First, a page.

Okay, so I’m a little nervous posting here. I’m not a blogger, and I’m definitely not a writer, so please bear with me.
My name is Kate Whitters, and I work at a small but beautiful independent school in Rothesay, New Brunswick. I love reading, playing hockey (and really any sport), and my giant orange cat, Weasley. You may have guessed from his name that I’m a pretty big Harry Potter fan. I’m currently teaching Grade 11 and 12 Math, and Grade 6 Science (quite a shift between age groups!). I’m relatively new to the profession, and am two months into my third year of teaching. I’m in awe of all my confident, professional, passionate and innovative colleagues at the school – I have a lot to learn and I am overjoyed to be a part of Cohort21 for this reason.
One of these amazing colleagues is Graham Vogt, a Cohort21 alumnus, who suggested I join this year. He has had nothing but amazing things to say about the program and its participants. I’m expecting to be pushed. One thing you should know is that I’m not overly confident in my abilities or methods. I question myself all the time. I take it to heart when my students aren’t successful. I worry about not being a “good enough” teacher. I worry that I spread myself too thin teaching, coaching, doing evening and weekend duty shifts, caring for my advisees, and trying to maintain some semblance of a life off-campus. I’m worried that I won’t be able to keep up with the educational jargon and current research I know will be discussed during Cohort, be it at the Face 2 Face sessions or the edchats. HOWEVER, it’s not all negative. I’m excited to be better, I’m willing to take risks to improve my practice, and I’m looking forward to learning new things and really examining my practice.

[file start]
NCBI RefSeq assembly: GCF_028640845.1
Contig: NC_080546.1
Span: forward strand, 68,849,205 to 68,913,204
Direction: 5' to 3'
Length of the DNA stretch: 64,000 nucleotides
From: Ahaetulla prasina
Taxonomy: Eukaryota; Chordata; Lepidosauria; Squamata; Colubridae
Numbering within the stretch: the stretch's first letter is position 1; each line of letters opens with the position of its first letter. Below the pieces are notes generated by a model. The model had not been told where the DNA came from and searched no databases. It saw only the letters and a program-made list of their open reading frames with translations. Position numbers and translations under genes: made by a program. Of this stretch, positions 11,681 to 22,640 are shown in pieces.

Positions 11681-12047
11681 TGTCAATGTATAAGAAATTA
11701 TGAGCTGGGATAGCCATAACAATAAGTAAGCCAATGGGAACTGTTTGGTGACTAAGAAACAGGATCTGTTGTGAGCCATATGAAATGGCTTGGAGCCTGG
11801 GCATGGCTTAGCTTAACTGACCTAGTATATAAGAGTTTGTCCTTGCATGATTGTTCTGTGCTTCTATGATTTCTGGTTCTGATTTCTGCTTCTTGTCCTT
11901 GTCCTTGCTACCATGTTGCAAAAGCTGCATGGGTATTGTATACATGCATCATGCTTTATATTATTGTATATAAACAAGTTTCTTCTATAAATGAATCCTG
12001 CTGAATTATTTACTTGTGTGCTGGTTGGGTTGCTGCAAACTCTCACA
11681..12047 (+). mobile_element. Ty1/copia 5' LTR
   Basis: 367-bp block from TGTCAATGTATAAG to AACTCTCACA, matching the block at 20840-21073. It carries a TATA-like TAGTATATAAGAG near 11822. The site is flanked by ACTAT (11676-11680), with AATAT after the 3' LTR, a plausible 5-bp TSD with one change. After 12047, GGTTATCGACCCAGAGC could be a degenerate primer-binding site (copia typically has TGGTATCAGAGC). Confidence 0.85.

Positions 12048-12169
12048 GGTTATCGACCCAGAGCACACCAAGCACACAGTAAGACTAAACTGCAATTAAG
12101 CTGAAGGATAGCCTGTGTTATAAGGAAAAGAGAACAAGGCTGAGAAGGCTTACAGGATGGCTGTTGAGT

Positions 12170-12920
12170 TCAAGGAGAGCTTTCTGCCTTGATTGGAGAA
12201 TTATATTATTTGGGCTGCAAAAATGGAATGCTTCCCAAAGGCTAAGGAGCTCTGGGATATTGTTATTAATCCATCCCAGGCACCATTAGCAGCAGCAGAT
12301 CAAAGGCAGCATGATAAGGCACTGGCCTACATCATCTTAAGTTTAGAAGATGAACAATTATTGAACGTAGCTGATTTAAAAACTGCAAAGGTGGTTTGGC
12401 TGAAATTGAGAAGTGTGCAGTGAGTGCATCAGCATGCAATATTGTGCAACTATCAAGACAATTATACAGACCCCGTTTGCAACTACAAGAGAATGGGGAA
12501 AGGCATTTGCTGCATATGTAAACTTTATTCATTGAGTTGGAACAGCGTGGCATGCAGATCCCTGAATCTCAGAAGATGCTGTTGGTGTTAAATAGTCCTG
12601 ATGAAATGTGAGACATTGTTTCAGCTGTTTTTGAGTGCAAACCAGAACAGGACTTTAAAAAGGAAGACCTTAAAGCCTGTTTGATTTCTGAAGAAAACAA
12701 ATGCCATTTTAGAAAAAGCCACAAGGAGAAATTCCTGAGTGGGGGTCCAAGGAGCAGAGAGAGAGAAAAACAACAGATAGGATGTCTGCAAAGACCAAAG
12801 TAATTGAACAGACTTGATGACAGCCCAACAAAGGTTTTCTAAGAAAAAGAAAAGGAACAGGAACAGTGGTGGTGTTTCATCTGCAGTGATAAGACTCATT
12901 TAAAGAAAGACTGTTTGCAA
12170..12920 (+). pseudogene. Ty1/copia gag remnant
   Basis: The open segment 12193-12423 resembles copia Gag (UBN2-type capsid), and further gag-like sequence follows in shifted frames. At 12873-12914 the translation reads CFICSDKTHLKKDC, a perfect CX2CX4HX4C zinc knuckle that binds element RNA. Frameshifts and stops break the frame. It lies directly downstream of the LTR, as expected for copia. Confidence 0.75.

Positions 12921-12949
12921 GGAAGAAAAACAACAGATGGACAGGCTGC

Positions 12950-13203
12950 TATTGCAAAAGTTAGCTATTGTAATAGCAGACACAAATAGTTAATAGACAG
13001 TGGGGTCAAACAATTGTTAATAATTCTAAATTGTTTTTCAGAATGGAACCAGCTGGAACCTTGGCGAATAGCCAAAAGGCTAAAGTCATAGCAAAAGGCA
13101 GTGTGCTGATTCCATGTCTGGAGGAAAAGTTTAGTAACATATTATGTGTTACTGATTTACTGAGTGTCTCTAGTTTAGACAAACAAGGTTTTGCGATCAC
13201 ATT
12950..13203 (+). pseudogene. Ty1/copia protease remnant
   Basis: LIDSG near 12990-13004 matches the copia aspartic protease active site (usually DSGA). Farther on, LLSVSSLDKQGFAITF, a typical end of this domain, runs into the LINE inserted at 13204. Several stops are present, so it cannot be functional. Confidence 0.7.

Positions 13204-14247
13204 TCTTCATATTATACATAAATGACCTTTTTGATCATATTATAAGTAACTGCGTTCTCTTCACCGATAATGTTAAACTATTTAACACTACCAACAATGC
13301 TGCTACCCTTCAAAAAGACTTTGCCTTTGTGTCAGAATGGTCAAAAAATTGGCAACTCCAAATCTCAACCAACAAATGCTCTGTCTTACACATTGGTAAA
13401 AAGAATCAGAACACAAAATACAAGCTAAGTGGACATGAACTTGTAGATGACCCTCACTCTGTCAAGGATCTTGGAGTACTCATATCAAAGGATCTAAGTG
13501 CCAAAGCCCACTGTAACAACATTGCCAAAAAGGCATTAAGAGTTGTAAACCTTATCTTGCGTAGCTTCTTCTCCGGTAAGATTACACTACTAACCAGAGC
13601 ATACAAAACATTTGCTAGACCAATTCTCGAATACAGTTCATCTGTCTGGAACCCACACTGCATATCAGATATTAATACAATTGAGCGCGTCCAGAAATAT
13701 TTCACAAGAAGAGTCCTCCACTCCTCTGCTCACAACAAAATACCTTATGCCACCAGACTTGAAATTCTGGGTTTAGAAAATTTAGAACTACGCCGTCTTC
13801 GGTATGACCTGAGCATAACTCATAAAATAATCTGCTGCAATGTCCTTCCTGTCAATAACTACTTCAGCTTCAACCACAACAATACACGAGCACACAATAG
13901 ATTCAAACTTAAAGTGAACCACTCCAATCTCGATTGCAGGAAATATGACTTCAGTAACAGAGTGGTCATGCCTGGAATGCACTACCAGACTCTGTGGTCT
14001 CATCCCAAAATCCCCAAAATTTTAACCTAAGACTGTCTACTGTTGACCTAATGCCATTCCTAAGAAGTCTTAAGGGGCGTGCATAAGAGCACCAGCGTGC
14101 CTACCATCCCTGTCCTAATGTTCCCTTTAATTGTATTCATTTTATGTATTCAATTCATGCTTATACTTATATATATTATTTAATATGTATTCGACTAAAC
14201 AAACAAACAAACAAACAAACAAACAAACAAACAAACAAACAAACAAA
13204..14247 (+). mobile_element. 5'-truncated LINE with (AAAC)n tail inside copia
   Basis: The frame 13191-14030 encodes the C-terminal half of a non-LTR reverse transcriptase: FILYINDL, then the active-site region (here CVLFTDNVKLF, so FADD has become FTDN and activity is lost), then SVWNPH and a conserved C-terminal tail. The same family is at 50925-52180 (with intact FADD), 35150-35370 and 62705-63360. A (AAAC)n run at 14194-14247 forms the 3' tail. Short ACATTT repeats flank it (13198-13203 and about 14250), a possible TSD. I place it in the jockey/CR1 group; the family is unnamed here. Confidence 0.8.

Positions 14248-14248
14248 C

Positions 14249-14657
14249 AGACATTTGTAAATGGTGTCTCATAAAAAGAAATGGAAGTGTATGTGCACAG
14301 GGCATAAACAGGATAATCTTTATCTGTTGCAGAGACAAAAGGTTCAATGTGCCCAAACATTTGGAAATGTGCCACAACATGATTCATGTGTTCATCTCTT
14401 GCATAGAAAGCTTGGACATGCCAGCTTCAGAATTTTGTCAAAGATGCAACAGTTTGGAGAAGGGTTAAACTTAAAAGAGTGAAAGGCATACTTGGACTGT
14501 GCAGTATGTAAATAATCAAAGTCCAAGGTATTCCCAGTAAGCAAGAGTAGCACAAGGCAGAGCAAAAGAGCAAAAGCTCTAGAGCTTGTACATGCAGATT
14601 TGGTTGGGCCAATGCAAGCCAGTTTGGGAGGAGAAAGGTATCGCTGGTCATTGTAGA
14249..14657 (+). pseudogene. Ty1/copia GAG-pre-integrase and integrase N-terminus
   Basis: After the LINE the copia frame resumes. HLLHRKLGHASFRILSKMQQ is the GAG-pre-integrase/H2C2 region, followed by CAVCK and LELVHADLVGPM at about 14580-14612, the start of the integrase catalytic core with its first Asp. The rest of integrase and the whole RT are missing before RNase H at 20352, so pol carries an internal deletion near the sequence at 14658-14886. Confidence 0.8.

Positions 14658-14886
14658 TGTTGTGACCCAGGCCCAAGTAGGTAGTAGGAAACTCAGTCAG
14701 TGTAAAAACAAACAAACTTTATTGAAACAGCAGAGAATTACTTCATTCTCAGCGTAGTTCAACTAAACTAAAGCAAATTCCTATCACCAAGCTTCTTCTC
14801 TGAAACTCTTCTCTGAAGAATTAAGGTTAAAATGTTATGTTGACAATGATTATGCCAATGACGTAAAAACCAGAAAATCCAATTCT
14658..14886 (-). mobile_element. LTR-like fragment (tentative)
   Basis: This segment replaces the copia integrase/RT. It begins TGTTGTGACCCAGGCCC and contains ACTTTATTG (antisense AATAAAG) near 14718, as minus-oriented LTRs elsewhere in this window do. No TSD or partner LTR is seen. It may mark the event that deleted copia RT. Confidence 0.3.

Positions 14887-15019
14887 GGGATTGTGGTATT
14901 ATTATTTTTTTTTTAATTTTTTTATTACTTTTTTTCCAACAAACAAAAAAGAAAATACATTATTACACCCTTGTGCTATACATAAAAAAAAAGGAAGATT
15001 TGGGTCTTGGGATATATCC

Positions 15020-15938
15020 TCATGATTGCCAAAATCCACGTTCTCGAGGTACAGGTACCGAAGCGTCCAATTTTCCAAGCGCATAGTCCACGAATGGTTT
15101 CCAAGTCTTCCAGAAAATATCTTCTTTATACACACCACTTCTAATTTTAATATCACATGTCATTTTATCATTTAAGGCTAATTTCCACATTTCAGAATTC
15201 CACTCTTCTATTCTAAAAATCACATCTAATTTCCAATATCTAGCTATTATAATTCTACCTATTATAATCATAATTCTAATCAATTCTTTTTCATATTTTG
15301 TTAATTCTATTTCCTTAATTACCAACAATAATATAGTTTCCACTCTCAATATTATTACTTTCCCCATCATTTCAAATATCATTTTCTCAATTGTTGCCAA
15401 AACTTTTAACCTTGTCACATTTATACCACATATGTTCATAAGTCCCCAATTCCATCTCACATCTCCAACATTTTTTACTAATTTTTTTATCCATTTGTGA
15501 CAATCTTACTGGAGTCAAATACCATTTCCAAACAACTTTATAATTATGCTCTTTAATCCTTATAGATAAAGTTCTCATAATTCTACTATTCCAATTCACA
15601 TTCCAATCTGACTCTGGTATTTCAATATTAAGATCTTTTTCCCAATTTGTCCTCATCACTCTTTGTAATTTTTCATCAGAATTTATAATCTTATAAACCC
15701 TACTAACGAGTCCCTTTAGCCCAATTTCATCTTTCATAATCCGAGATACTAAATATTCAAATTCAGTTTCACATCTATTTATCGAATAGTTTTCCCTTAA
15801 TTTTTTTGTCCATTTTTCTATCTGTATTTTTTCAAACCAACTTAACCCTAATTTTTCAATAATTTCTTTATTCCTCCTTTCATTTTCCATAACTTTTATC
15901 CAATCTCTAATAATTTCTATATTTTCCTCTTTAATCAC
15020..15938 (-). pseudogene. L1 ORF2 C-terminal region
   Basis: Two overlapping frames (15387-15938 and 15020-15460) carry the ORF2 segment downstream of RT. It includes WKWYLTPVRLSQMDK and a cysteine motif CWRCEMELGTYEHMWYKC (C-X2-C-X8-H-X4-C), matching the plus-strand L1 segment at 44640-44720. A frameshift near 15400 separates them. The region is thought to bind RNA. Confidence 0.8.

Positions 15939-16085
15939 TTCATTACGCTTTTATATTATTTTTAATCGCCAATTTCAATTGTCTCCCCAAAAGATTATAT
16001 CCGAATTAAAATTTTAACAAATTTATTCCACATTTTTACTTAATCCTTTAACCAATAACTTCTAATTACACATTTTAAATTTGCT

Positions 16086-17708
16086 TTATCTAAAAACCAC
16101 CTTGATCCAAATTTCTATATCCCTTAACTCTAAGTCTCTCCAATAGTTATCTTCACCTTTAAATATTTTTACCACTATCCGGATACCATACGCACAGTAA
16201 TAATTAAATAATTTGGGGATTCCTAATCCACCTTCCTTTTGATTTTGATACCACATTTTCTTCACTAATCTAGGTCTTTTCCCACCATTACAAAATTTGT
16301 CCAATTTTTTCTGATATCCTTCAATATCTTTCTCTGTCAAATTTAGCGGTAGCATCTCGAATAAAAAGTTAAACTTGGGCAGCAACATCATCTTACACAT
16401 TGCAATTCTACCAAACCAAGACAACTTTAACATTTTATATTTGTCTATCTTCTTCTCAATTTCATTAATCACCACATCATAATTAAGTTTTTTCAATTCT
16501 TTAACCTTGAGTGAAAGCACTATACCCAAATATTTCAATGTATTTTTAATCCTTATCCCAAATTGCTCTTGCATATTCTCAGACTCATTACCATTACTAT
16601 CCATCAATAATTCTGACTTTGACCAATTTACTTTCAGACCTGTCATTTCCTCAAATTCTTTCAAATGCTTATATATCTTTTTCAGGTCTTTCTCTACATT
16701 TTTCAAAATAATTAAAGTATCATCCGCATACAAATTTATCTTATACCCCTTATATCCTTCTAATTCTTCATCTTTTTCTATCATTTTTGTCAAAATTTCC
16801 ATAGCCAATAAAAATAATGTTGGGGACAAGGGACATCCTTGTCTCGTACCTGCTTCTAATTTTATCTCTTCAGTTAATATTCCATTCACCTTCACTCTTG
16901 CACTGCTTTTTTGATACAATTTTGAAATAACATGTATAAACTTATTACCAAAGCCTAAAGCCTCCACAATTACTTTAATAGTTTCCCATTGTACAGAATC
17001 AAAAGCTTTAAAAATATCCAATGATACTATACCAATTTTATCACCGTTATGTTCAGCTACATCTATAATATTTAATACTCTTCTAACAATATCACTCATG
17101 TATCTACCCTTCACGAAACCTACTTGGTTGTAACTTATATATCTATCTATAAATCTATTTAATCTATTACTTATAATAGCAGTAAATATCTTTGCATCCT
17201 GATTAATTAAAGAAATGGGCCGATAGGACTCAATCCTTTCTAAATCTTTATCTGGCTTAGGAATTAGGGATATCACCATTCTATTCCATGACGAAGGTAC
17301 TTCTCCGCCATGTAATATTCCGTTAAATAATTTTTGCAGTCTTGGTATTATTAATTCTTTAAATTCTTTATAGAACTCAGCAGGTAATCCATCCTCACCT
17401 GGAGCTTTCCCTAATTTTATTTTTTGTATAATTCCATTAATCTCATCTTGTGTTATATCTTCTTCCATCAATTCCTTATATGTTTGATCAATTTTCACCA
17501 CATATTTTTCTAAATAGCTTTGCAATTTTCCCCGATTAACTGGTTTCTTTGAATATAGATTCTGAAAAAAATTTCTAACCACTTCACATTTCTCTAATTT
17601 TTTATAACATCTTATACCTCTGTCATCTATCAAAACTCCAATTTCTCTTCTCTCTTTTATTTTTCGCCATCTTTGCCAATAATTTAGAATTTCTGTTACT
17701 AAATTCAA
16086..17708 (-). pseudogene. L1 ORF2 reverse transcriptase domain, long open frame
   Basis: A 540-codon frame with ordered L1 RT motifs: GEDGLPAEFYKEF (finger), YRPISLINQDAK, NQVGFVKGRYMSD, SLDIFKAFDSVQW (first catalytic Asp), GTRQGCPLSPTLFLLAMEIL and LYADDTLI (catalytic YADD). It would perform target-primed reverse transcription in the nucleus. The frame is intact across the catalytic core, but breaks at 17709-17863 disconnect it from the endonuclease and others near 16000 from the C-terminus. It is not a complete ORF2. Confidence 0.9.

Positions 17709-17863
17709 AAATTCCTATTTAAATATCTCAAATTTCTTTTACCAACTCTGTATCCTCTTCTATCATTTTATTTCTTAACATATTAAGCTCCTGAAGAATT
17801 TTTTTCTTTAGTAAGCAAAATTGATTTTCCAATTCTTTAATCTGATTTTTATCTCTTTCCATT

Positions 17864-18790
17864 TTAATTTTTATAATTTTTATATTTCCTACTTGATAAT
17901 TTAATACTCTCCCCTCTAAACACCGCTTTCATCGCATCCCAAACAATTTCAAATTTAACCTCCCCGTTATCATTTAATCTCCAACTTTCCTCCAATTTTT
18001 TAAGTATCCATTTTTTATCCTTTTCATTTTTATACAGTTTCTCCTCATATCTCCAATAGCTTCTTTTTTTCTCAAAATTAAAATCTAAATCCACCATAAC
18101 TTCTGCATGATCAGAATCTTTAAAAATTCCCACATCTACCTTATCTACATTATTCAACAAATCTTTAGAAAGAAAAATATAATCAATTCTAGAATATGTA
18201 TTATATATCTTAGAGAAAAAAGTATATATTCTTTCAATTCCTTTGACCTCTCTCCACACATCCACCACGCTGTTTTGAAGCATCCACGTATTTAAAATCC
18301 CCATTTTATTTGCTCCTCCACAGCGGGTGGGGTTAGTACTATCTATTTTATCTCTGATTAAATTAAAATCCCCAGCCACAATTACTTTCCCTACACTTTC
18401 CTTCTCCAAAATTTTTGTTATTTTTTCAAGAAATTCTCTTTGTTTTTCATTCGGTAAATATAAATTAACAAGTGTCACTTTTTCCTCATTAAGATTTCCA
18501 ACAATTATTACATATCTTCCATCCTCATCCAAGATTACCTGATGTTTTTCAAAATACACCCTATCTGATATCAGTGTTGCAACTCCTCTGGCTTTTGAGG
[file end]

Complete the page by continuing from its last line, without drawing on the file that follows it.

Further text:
I think much of my teaching anxiety stems from the fact that I teach math, and I teach it at the IB level. The struggle with math is that it seems to be seen as the “great divide.” Too often, the academic intelligence of students tends to be measured in terms of their mathematical abilities. In my limited experience, I’ve found that students who struggle with math tend to have a negative self-image across the board academically, regardless of strengths in other subjects. It’s really hard to reach these students who consistently struggle in math class. They’re frustrated, uncomfortable, and often uninterested in the subject matter. This is where I want my “shift” to occur. I want to find a way to reach those students who struggle. I really want to engage every student in the class. I just don’t know how yet. Hopefully some of you can help!